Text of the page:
Join Date: Aug 2006
Picking the Right Email Strategy for Your Windows Mobile Device
Windows Mobile-based devices, both Pocket PCs and Smartphones, can be powerful tools for working with e-mail. If you're anything like me, you get a lot of e-mail every day, and managing the flow of e-mail when you're away from your desk is a critical task best accomplished with a Windows Mobile-based device. There are several options for working with your e-mail, including POP, IMAP, and Exchange ActiveSync. Each has specific advantages and disadvantages.
If your company only offers one option, this article may not be of much use to you�it's primarily geared for mobile workers who have the freedom to decide which of the three options works best for their needs. This article assumes you use some version of Outlook and a wireless connection to access the Internet from your device. Let's take a look at e-mail options, and when you might use each one.
POP/POP3 E-mail Accounts
POP stands for Post Office Protocol, and it's been around for a very long time. POP2 became a standard in the mid-'80s, but POP3 is the version most of us are familiar with, and it's still in use today. A history of POP can be found at the Wikipedia site. Today, if something refers to POP, it's really POP3. Microsoft Office Outlook Mobile supports POP, and odds are that if you have an e-mail account, it's going to be POP by default. Most Internet Service Providers (ISPs) offer POP e-mail accounts, and if you get set up with a Web hosting account you'll undoubtedly be able to use POP as an option. This doesn't apply to Web-based e-mail accounts such as Hotmail.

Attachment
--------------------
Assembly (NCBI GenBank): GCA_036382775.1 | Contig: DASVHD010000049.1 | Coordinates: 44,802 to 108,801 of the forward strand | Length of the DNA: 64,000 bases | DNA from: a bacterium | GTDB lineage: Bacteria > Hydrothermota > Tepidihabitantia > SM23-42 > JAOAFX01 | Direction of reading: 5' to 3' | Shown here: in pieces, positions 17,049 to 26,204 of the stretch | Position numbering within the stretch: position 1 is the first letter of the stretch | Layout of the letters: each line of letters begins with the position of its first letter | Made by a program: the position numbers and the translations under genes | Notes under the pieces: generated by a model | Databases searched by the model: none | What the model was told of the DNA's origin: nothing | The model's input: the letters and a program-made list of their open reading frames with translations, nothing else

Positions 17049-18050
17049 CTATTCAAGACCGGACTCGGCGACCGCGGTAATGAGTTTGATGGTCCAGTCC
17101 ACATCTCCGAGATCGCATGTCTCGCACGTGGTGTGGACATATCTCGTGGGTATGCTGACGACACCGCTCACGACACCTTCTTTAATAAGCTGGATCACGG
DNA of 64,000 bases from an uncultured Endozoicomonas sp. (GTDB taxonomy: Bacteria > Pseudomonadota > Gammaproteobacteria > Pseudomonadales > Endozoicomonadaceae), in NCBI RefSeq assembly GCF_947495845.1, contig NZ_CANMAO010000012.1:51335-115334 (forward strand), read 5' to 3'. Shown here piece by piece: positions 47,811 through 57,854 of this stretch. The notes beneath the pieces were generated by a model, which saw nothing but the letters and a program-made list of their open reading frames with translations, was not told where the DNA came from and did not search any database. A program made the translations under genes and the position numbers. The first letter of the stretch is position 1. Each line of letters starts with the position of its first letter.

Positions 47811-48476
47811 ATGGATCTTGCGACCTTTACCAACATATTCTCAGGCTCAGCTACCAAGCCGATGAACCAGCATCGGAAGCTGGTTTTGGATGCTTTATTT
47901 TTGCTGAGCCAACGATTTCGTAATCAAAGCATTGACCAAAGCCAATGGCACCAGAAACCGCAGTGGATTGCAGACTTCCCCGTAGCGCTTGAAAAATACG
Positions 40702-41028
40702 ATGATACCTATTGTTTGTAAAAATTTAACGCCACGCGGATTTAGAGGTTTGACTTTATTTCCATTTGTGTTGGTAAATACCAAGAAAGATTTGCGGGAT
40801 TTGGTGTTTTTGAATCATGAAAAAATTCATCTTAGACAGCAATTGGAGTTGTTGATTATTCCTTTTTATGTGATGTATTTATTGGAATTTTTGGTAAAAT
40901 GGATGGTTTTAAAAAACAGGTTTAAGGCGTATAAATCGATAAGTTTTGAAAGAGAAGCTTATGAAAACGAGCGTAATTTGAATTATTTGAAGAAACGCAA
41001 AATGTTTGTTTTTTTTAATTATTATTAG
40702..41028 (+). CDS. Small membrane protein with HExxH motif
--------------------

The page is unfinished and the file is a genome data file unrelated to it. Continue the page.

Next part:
POP accounts in Outlook Mobile work fairly simply�clicking the Send & Receive button is all it takes�but they're also limited in functionality. When you check your e-mail, it's downloaded to your mobile device and a copy is left on the server. This cannot be changed. If you delete a message from your inbox, it will disappear from view on the mobile device, but it will still be on your desktop computer when you connect with your e-mail client. This can be avoided by emptying the Deleted Items folder on the device or by configuring Outlook Mobile to delete items immediately, but it's a bit of a hassle. Another limitation of POP is that it can't support multiple folders. Everything has to stay in your inbox folder, and you can't move e-mail to other folders on the server for archiving.
Although most e-mail clients (including Outlook) can be configured to leave messages on the server for x number of days, the vast majority of people using POP pull down e-mail to their local computer and delete it from the server. The net result is that all your e-mail is on your main computer in a single Outlook PST file, and only new messages are accessible on your Windows Mobile-based device. This means you have to protect that PST file from data loss.
POP e-mail really breaks down as a solution when you introduce a laptop alongside your desktop computer and try to keep your e-mail in sync between the two. For years I tried to do just that. I tried a variety of file synchronization tools to push my 2 GB PST file from laptop to desktop and back again, but they were all clumsy and slow. I purchased Outlook PST synchronization tools to keep the two PST files in sync, and suffered through all manner of bugs, crashes, and lost data. Outlook was simply not designed to be used in this way, and it shows.
If you have a single desktop or laptop computer and one mobile device, POP3 is a decent choice because it's simple to use. If you have the option, however, IMAP is a better overall choice. Read on to find out why.
IMAP/IMAP4 E-mail Accounts